Should your twins sleep in your room when they come home from the hospital? The answer depends on several factors.
Benefits of Having Infant Twins Sleep in the Parents’ Room
You may consider having your infant twins sleep in your room for several months. Twin parents will sometimes use a bassinet or Pack-n-Play in their room to sleep the twins. These temporary sleeping quarters won’t last forever, but they will serve you and your twin babies for some time.
There are some advantages of sleeping twins in your room:
- Easy to access – When your twins are in your room, you don’t have to go far to take care of them. This is great during middle-of-the-night, sleep-deprived feeding sessions. You can roll out of bed and quickly pick up a twin and provide the care needed.
- Easy to monitor – Since your twins are in the same room, you can easily listen and monitor them for any issues that arise. You don’t need an electronic baby monitor and can easily roll over and visually inspect the babies to confirm if you really need to get out of bed.
Disadvantages of Having Infant Twins Sleep in the Parents’ Room
- Impacts your sleep – You will hear every sound your twins make when they sleep in your room. Even benign noises will rouse you from your sleep.
- Harder to transition later – Even at an early age, your twins will get used to the patterns you are setting. Eventually they will have to move to their own room. Depending on your kids, this transition may be difficult.
- No space for you – I like to think of your bedroom as your sanctuary. With twins, your house will be a mess, and you need some place that is reserved for you to rest and relax.
The American Academy of Pediatrics recommends that your twins “share a bedroom with parents, but not the same sleeping surface, preferably until the babies turn 1 but at least for the first six months. Room-sharing decreases the risk of SIDS by as much as 50 percent.”
What We Did
We put our twin girls in their own room from the first night we were home from the hospital. Fortunately, their room was right next door to ours. This made monitoring and access a lot easier than if our house floor plan had put greater distance between us.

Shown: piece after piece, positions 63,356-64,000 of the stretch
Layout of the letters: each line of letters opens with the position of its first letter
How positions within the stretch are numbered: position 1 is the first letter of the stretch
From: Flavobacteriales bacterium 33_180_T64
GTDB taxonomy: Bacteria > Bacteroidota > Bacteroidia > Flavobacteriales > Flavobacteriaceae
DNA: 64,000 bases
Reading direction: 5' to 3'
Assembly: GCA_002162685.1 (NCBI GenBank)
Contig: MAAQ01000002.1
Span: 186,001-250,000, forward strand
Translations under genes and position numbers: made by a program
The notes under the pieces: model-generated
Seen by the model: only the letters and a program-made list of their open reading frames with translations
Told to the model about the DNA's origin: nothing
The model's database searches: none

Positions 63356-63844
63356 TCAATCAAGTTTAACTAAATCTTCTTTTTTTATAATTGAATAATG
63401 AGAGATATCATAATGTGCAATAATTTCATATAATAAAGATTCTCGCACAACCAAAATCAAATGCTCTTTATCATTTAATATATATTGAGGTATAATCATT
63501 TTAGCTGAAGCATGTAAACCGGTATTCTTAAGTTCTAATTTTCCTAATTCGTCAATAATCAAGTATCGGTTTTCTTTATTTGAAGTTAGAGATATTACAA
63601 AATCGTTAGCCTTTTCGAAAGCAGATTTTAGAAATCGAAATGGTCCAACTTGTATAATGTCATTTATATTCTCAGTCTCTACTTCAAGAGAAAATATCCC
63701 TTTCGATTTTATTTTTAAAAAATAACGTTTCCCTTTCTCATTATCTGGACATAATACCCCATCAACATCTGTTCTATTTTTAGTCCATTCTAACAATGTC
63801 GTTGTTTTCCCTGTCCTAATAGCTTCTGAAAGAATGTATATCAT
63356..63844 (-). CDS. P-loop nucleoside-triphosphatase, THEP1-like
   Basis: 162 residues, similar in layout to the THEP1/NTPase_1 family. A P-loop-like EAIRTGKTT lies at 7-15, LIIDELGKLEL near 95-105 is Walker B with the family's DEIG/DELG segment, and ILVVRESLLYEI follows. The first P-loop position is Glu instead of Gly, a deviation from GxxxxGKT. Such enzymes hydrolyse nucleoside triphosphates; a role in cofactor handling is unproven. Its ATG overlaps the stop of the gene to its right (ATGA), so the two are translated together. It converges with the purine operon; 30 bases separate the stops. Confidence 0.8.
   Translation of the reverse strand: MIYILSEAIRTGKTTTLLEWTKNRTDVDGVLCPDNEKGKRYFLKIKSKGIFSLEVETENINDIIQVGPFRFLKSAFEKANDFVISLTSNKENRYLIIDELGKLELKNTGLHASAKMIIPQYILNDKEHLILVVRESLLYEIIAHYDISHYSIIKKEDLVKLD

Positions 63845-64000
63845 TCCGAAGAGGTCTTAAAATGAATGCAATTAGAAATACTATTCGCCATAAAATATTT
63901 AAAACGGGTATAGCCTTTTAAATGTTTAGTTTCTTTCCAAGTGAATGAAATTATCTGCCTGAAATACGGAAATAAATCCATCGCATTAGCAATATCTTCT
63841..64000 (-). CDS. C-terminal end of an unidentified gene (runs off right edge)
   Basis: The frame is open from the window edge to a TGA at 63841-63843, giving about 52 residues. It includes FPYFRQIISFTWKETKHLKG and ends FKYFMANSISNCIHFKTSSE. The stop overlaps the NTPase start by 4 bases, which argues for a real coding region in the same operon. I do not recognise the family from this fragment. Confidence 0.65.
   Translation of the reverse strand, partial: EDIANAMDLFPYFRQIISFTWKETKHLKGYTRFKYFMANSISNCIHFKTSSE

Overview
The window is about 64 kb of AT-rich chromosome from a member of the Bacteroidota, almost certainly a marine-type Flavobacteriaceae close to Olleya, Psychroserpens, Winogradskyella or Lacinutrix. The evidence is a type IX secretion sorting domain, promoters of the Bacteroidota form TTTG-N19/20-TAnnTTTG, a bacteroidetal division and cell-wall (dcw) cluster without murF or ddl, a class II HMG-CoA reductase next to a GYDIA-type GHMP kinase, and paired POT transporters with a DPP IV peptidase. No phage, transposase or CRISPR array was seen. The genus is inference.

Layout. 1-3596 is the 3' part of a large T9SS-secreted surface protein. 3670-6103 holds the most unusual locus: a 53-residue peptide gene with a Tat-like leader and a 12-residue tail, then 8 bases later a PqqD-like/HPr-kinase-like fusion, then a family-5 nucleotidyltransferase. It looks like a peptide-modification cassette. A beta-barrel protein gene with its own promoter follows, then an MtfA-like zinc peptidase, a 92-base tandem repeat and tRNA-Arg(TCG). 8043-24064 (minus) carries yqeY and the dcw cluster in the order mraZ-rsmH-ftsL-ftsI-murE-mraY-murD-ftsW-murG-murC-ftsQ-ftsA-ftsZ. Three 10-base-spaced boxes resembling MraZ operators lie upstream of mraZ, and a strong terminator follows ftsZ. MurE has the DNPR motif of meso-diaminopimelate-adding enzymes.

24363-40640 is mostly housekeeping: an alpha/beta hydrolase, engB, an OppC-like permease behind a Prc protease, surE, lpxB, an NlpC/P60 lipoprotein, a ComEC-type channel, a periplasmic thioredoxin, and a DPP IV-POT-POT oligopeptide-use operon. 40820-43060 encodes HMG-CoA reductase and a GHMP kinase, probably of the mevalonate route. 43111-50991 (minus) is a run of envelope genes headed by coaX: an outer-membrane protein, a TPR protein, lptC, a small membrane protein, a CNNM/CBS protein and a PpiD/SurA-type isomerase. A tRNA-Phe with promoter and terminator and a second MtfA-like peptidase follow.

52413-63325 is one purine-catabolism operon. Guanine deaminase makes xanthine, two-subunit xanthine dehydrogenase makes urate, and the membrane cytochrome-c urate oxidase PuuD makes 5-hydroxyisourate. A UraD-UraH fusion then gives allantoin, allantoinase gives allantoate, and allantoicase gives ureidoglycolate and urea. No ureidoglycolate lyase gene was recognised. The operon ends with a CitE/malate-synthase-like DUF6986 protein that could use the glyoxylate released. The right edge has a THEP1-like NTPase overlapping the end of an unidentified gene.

My wife and I always tried to establish habits and routines that we’d be happy with long-term.
Having the girls sleep in their own room made it easier for us to rest when we did sleep and got them used to sleeping on their own.
You Choose Sleeping Arrangements
You may think that your twins need to sleep in your room. You, as the parent, determine your twins’ sleeping arrangements. Not the other way around.
Choose twin sleeping arrangements carefully since this choice will impact both you as parents and the twins.
(RELATED: Love podcasts? Check out the entire Dad's Guide to Twins Podcast archive for additional twin tips and interviews with twin dads.)
Picture by Ert
4 thoughts on “Should Twins Sleep in the Parent’s Room?”
Some great advantages and disadvantages which I agree with, on the whole. However, for me, I can’t understand why anyone would want to sleep in a different room to their new baby or babies. I slept much better knowing that if there was a problem I would hear it. Sleeping in a separate room always made me frantic in the early weeks, so all my babies have had a cot in our room for at least the first six months, including the twins. There was few problems transferring them to their own rooms. If Dads find their sleep is being disturbed, then they need to go in another room. It doesn’t have to ruin the parents’ relationship, and the arrangement is not forever. Children are only young once. I agree with you about the impact on space, especially when you need two cots but if you have the space, it’s bearable and not forever.
@Troubles Mum – Thanks for sharing your experience. You make a good point that the sleeping arrangements are not forever. As twin parents, we need to remember that we can change how we do things as needed and adjust as our kids grow.
Official guidance advises that babies sleep in their parents room until, at least, 6 months. This has nothing to do with being twins – but being babies!
@Irene – thanks for sharing that.
For others reading, here’s a link to the guidance Irene mentions: https://www.unicef.org.uk/Documents/Baby_Friendly/Leaflets/caringatnight_web.pdf